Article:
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ASU professor earns honorary doctorate in Ghana

February 01, 2007

Leslie Irwin, associate professor in Arizona State University’s College of Teacher Education and Leadership at the West campus, has been awarded an honorary doctorate degree by the governing council of the University of Education, Winneba (UEW), in Ghana.

The honorary Ph.D. has been awarded for Irwin’s “record of distinguished service to this university, Ghana and the international community,” noted C.Y. Akwaa-Mensah, registrar at the University of Education.

Professor Jophus Anamuah-Mensah, vice chancellor of UEW said, “We are proud to confer on Dr. Leslie Irwin our highest award, Doctorate Degree, Doctorate of Letters, Honoris Causa.”

“This is a real surprise, and I am deeply honored by this gesture,” said Irwin, who is an associate professor in professional education and elementary education at ASU. “The greatest challenges in education in Ghana that I have detected have to do with human and material resources, so to learn that my small contribution is making a difference is most rewarding.”

Irwin’s contributions go back seven years when he began an annual book drive, soliciting educational materials for donation to UEW from West campus students, faculty and staff.

“I have sent boxes of books every year since; the campus community has been so generous and supportive, and it has made all the difference in the world,” he said. “Last year alone, I collected and shipped 82 boxes that included professional textbooks that are in great need and well-used by students and faculty at the university.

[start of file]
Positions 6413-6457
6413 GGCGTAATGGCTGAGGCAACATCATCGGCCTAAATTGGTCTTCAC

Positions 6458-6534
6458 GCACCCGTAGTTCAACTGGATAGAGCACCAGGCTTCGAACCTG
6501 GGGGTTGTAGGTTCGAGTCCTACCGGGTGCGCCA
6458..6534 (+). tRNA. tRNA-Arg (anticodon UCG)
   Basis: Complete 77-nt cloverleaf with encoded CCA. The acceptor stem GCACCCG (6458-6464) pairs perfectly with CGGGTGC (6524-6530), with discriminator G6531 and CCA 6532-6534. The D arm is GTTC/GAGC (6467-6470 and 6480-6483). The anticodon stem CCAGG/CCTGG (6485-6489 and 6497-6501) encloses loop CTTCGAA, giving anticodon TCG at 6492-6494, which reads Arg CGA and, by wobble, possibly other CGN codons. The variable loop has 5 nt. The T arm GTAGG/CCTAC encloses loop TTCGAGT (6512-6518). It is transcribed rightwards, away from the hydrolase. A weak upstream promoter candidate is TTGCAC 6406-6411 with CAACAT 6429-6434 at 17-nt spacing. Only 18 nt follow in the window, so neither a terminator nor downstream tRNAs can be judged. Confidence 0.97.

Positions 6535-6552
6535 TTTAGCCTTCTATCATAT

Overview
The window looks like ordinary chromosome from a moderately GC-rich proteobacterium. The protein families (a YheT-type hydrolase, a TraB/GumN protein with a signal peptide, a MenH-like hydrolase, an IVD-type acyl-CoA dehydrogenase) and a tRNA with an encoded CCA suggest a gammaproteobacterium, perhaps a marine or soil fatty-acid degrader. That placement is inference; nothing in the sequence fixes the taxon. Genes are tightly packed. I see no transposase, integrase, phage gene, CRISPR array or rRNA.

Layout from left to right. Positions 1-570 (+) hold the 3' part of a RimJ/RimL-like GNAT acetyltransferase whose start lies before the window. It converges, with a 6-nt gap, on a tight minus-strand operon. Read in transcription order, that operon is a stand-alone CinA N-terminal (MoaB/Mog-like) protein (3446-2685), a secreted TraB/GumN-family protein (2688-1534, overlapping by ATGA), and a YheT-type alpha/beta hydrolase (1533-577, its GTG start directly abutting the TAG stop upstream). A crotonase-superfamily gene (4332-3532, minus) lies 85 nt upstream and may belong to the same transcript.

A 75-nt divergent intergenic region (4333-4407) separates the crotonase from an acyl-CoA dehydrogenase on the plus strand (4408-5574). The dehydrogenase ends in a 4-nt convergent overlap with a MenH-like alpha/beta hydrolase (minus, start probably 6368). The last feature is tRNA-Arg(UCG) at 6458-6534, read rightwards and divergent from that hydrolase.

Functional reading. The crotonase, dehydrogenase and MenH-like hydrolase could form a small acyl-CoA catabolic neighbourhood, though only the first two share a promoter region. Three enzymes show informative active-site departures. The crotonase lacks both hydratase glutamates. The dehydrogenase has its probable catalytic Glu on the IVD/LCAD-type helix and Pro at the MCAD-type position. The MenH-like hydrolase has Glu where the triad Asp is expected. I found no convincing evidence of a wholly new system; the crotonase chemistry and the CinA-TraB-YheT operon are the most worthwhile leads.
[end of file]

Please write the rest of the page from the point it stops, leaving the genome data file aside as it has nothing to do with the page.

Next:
“This is such a great example of what ASU stands for – embeddedness in the community and sense of social responsibility,” Irwin added.

The university, accredited in Ghana as a Teacher Education Institution, earned autonomous status in 2004. The degree was announced upon the 11th congregation ceremony during which 2,559 students were awarded certificates, diplomas and masters degrees.

“Highly qualified instructors, professional textbooks, audiovisual aids – the educational materials to which we have easy access here in the States, and sometimes take for granted – these are the needs of the educational system in Ghana,” said Irwin. “These things and other instructional necessities are welcomed by the university and are put to great use to the benefit of both instructors and students.”